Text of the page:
Tuesday, December 8, 2009

* ATTENTION * Rookies, 2nd & 3rd Yr Officials

Crew leaders, association officers, trainers, and assigners need some input. We need to learn from your experiences in your first few years.
We need feedback on training and recruiting issues.

Please submit your articles reviewing your trials and tribulations of learning the rules and working your way from clock assignments onto the field.

What was your most inspiring moment from the past season?
What did you learn from your peers? Did you have a mentor?
What did you learn from coaches?
What can those of us with more experience do to help you?
Did you see consistency from the different referees you worked with?
What does it take to get on the field every Friday night in your association?
How do I get a playoff game?

We're all ears! Send your article to: etierstripes@gmail.com

1 comment:

Eric the Umpire said...

I don't qualify as a 20+ vet nor do I qualify as the rookie, 2nd, or 3rd year official. However, as an official with 14 years experience here are a few things I have experienced.

1) When a new official joins our ranks they are completely overwhelmed. We all remember how we felt the first year. Confused, not sure if we were in the right place, and the rule book had to be written on Mars.

I think that taking a newer official under your wing, and do this on a one on one personal basis, this will encourage new officials to stick with us. The mentoring would be priceless as the new official would feel included in the learning process, not simply reading a rule book. Take the new official with you during games to observe. Sit down with the new official to answer their questions and discuss topics of question.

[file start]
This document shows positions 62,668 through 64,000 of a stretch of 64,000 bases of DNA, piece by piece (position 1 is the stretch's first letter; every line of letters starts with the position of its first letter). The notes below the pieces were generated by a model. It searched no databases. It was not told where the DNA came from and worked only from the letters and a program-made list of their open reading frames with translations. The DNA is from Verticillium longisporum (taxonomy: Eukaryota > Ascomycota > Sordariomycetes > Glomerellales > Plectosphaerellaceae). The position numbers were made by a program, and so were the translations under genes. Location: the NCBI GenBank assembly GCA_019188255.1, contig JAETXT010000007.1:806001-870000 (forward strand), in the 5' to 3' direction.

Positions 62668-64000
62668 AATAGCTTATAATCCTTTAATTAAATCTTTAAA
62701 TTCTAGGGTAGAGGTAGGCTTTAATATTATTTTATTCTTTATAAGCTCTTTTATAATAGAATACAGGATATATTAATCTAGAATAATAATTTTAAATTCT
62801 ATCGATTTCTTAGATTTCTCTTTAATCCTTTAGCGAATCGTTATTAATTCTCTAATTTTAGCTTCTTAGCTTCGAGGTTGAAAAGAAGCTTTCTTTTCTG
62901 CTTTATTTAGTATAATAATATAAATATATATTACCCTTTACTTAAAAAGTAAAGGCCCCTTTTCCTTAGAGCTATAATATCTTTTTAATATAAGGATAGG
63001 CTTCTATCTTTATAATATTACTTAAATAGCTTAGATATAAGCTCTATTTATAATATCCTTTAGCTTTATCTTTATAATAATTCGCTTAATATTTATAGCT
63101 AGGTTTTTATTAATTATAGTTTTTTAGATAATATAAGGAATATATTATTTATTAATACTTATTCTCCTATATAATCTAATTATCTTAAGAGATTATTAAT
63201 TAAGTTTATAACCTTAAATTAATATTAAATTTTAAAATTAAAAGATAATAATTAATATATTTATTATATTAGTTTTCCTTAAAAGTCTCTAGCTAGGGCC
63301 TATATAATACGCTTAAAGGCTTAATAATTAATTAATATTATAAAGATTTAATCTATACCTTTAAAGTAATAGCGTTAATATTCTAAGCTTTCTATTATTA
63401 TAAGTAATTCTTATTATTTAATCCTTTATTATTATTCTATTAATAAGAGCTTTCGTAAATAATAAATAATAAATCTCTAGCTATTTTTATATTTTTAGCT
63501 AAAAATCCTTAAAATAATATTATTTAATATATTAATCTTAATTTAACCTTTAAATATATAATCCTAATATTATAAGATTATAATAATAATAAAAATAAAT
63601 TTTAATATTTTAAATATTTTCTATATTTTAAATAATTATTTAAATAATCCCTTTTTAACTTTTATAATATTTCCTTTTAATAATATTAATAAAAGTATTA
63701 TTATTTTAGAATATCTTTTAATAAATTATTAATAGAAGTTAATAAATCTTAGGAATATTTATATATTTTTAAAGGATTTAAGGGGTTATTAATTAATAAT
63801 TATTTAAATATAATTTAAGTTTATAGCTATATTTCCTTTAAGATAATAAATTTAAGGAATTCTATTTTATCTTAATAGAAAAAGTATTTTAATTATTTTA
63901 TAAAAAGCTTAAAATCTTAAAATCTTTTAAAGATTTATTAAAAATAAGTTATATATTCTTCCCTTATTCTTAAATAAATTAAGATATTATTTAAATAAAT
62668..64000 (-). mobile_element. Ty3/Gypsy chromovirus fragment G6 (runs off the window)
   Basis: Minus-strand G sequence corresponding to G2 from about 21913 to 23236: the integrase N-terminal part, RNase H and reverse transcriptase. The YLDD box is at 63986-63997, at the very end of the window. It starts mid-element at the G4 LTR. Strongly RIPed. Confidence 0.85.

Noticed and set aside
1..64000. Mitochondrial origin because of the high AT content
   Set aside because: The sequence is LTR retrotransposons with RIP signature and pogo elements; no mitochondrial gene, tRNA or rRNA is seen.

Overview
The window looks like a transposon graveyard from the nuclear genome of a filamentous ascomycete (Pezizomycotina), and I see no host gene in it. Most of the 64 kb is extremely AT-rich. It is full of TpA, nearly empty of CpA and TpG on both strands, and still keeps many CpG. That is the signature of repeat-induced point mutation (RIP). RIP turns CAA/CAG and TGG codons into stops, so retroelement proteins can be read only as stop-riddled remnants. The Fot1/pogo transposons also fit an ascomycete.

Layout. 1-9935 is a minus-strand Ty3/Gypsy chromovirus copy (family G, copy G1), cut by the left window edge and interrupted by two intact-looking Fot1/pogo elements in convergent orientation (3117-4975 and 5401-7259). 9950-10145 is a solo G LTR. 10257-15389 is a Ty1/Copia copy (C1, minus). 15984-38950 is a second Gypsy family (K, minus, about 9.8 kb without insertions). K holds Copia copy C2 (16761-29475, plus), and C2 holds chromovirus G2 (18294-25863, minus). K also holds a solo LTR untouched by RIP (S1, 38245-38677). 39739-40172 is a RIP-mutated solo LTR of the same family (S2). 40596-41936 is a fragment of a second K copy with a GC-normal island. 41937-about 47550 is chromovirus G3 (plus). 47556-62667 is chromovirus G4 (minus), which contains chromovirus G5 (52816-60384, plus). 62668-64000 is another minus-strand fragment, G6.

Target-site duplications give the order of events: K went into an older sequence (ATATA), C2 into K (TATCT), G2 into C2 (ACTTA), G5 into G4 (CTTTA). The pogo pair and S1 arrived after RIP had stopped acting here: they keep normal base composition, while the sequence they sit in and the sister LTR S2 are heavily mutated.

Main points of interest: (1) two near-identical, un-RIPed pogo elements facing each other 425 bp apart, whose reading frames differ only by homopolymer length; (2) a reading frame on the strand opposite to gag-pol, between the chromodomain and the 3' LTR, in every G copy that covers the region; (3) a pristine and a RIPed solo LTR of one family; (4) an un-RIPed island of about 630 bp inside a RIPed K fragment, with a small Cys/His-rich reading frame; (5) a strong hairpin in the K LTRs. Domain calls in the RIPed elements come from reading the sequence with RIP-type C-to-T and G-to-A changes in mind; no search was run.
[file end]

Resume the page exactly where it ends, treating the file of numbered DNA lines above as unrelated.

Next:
All too frequently I have witnessed the new official not getting enough guidance, other than having the rule book read to them, to stick with it.

2)We need to inform new officials that they typically cannot step foot on the field in a striped shirt and be an "expert" because they used to play the game. Football is a learning process and mostly comes from on the field experience.

3)New officials also should know what to expect when they step on the field. The need to know that they will be yelled at, cussed at, called names, noboby likes referees, etc. etc. I think too many times young officials get their rear end chewed off at a little league football game and think to themselves.."what is this going to be like at the JV/Varsity level." I have been a proponent of when someone knows what to expect, when a surprise happens, they know how to deal with it.

Official retention is the key. My association is filled with white hats (I mean grey hairs) and we need to pull from a younger talent pool. Just a few thoughts I wanted to share. Eric